Film Assignment Enron: Smartest Guys in the Room by Amy Stavely
10 January 2015
Enron: Smartest Guys in the Room
Enron is unquestionably the most well known ethical scandal of the business world. The only other scandal that even comes close is the Madoff Investment Scandal in 2008. Enron started out as a natural gas company but along the way added electricity along with pulp and paper to its list of commodities for sale. During it’s years of existence, Enron executives Kenneth Lay, Jeffery Skilling and Andrew Fastow falsified earnings reports, skimmed money, artificially inflated stock prices and defrauded the company, it’s employees and subsidies of MILLIONS of dollars. Enron finally collapsed after many of its’ executives were convicted of a litany of federal charges and even managed to take it’s auditing firm, Arthur Andersen, down with them. As a college student studying Political Science in the late 1990s, it was impossible to ignore the buzz surrounding Enron and what it had “accomplished” during its years in existence. The culture of greed and ethical tight rope walking that prevailed within the organization in a way, provided future businesses with a clear “What Not To Do” handbook and lead to the passing of the Sarbanes-Oxley Act of 2002 which provided sweeping accounting reforms by improving the accuracy and reliability of corporate disclosures made pursuant to the securities laws, and for other purposes. All of this, however, could’ve been avoided if the people involved with Enron had actually followed the company’s motto of “Ask Why.” If one looks at the Enron scandal from the “Ask Why” standpoint, one can see that the reasons that Skilling, Lay and Fastow got away with as much as they did is because no one actually asked “Why;” not the traders, the accountants, the board, the banks, the stockholders, the auditors … no one. It wasn’t until 2001 when a reporter for Fortune Magazine named Bethany McLean confronted Skilling that Enron first had to explain itself. Before McLean, no one had the audacity to question the inner workings of the company because on paper, "America's Most Innovative Company" was making billions. Little did we know those billions were fake! Enron made it’s “billions” by using an accounting method known as mark-to-market. Mark-to-Market allowed Enron to book future profits of the stocks it was selling even though the company hadn’t received the cash yet. Skilling believed that you should be able to book profits for ideas when you have the idea, even if it hasn’t been proven to be viable. In doing so, you have no real figures for these future profits thus one can make up a number that you expect it to bring in. This opened the company up for grossly overestimating the actual amount of cash the company had available. The executives at Enron were hyper focused on stock prices and the way people viewed the company. Mark-to-Market accounting made the company look much more profitable than it actually was which artificially inflated the price of the company stocks. Stocks were such a big deal to Enron that when they acquired Portland General Electric, they invested the large portions of the 401K retirement plans of all the PGE employees in Enron stocks. As a result, when Enron went under, the 401Ks plummeted. At the height of Enrons success, their stock was selling around $1000 per share but when they finally fell, it was at an all time low of $5 per share! Enron executives over the years would cash out their stocks when the price was right. Again, no one ever asked “why” the executives would be doing such a thing if they had such faith in the profitability of their company. Enron execs ultimately cashed in $116 million dollars in stocks. So, why did no one ask “Why”? What was it about the corporate culture of Enron that kept its employees from questioning the numbers and policies? Firstly, employees may have...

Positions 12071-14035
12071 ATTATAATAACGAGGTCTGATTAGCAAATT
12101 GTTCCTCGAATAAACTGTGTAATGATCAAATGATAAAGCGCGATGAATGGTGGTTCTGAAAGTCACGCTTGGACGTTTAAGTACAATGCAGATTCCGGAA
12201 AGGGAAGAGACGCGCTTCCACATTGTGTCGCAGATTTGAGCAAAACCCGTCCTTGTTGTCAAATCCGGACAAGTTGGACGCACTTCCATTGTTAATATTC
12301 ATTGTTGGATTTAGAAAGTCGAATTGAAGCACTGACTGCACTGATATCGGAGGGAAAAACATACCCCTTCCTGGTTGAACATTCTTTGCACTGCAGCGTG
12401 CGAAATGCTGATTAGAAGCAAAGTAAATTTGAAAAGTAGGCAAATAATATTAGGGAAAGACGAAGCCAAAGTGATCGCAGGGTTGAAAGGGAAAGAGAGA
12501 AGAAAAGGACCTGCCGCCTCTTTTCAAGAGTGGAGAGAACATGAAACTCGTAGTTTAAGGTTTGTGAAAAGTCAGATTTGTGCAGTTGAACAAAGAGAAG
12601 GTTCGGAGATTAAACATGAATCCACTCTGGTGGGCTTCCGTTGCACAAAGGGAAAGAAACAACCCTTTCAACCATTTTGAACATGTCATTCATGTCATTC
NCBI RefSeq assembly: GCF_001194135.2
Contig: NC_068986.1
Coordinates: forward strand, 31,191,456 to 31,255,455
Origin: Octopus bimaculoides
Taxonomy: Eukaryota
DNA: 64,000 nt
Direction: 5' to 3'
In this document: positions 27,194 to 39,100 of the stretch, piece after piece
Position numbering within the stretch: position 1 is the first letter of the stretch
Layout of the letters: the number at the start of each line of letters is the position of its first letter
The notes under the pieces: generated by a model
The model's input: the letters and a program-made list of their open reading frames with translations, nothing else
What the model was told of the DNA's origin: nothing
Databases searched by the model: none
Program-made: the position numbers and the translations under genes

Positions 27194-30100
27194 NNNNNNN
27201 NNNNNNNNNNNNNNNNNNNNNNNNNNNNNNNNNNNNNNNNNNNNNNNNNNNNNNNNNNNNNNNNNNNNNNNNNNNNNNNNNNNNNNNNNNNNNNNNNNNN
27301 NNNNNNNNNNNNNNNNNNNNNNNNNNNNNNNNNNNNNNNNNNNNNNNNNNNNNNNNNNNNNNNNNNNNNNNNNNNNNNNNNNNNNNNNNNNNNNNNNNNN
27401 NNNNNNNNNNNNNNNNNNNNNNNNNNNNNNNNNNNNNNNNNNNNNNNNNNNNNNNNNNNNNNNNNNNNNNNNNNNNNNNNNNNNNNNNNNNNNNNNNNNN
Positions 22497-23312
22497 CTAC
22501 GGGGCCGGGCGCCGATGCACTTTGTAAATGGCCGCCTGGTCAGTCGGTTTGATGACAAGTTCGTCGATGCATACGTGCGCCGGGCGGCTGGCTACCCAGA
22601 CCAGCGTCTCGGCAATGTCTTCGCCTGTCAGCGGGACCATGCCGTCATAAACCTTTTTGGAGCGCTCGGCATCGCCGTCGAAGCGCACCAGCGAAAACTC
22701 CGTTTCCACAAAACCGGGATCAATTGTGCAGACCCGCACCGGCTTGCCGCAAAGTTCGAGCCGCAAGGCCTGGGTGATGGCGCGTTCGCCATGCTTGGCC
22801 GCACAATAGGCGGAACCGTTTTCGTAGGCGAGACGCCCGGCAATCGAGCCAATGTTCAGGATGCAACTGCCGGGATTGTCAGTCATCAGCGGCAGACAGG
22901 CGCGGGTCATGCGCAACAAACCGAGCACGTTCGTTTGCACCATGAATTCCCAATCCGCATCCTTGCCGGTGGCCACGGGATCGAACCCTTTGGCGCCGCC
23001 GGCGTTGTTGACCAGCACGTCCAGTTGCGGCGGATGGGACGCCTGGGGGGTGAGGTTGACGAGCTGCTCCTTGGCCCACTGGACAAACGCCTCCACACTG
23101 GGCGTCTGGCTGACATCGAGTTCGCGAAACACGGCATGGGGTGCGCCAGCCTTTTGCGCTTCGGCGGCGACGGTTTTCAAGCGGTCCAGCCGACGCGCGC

Please join StudyMode to read the full document